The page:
The offer to lead Astana at this year’s Tour was one of the reasons Janez Brajkovic rejoined the team he left in 2010 over the winter. With the off-season merger between his old outfit RadioShack and the Leopard-Trek squad, there would have been little chance that the Slovenian would have been their protected rider at the Tour.
Given the rate of how quickly Johan Bruyneel upsets his own riders, Brajkovic could have easily been shipped out to ride the Giro or, worse still, the Tour of Poland instead of heading to La Grande Boucle, too.
With the offer of leadership seemingly still on the table (just don’t tell Alexandre Vinokourov), it will be interesting to see how Brajkovic fares. His victory in the 2010 Dauphiné seems a long time ago now, and with only a national time trial title and stage win in this year’s Volta a Cataluyna added to his palmarès since, Brajkovic’s career still looks set to be defined by his one remarkable triumph.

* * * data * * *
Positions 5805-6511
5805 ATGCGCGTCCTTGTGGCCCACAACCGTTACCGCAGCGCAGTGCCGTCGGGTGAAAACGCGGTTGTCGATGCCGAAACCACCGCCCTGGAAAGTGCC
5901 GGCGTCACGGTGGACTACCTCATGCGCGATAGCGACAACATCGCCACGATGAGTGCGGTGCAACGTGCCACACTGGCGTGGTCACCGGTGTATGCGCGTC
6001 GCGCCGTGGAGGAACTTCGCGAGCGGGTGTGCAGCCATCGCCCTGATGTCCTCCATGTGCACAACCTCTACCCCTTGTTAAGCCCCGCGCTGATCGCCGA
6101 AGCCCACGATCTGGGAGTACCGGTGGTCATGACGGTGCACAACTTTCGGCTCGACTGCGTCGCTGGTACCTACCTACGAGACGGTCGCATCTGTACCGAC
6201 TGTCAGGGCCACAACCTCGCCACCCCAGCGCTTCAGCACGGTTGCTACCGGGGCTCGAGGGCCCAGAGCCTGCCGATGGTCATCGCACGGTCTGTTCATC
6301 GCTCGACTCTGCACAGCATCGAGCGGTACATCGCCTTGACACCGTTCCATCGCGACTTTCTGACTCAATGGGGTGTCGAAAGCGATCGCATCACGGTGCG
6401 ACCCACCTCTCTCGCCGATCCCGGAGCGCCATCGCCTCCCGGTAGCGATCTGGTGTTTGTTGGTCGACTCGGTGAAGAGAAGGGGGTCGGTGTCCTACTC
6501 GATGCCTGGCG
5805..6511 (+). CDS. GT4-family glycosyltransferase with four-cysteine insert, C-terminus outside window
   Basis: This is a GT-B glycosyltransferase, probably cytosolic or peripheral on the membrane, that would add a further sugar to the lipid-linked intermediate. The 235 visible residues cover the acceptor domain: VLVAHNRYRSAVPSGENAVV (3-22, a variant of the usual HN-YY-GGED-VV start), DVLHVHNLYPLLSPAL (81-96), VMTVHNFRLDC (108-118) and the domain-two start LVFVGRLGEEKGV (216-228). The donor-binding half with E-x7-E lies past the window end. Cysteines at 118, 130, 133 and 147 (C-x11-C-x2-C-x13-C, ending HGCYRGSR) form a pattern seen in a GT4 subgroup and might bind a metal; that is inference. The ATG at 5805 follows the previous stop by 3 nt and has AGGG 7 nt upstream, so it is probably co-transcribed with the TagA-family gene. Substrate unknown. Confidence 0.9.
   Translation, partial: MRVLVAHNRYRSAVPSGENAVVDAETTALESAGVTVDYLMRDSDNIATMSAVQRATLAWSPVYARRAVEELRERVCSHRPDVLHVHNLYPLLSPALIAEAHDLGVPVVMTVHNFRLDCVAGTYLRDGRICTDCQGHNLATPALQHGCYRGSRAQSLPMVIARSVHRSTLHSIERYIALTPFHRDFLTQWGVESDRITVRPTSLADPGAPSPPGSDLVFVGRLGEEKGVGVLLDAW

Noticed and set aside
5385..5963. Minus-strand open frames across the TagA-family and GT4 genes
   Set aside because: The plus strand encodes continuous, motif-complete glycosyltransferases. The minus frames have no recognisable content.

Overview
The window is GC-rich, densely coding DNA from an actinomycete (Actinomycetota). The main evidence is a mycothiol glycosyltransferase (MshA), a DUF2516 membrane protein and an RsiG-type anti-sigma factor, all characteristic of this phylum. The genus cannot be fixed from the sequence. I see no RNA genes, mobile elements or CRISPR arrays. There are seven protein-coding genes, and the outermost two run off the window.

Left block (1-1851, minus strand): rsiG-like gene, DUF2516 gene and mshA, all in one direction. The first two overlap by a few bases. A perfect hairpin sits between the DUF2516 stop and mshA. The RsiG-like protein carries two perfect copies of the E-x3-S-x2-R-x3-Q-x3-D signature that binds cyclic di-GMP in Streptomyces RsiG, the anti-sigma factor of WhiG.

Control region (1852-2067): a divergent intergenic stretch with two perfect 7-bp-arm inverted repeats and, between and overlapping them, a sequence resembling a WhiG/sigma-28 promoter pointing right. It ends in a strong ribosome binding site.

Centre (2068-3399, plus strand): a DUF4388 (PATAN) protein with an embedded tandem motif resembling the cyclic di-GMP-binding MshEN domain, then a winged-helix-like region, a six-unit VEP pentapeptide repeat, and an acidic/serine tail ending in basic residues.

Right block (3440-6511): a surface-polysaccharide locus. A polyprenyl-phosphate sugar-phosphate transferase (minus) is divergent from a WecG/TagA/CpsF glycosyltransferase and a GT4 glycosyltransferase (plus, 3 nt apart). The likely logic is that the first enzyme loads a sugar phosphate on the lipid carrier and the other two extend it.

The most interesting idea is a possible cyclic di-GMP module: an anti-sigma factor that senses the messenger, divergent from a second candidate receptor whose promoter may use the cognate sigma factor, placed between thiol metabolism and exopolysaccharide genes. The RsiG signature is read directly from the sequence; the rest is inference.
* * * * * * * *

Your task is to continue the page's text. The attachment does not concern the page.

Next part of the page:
Having crashed out of last year’s Tour during the opening week, his sole finish in the race was an unremarkable 42nd in 2010. This season he has finished seventh in the Dauphiné and ninth at the Tour of Romandy, but like Robert Gesink, baby-faced Brajkovic’s results in week-long races have always been solid.
Team: Omega Pharma-QuickStep
Since 2010, mop-haired Peter has proved that he is the better of the Velits twins. While his slightly-older sibling (and Omega Pharma-Quick Step team-mate) Martin is seemingly aiming to win as many Slovakian national titles as possible, Velits junior has slowly blossomed into a promising Grand Tour rider.
He backed up a podium finish in the 2010 Vuelta with a top 20 placing in last year’s Tour, despite also having to work for Mark Cavendish in both races.
Things should be different this year, particularly as there will be a GC-heavy feel at OPQS. Without Tom Boonen, Velits, Levi Leipheimer and Tony Martin should be free to concentrate on the overall standings without any distractions.
The Slovakian could be their best bet; like most of the team, he took an impressive early-season victory (the overall win at the Tour of Oman). Furthermore, Martin’s form has been patchy at best and if any overall contender is bound to crash in the opening week, it is probably going to be Leipheimer.
A former under-23 road race champion, Velits says his motto is “the biggest risk is not to risk at all”. Let’s hope his performances then, are as conservative as they are socialist.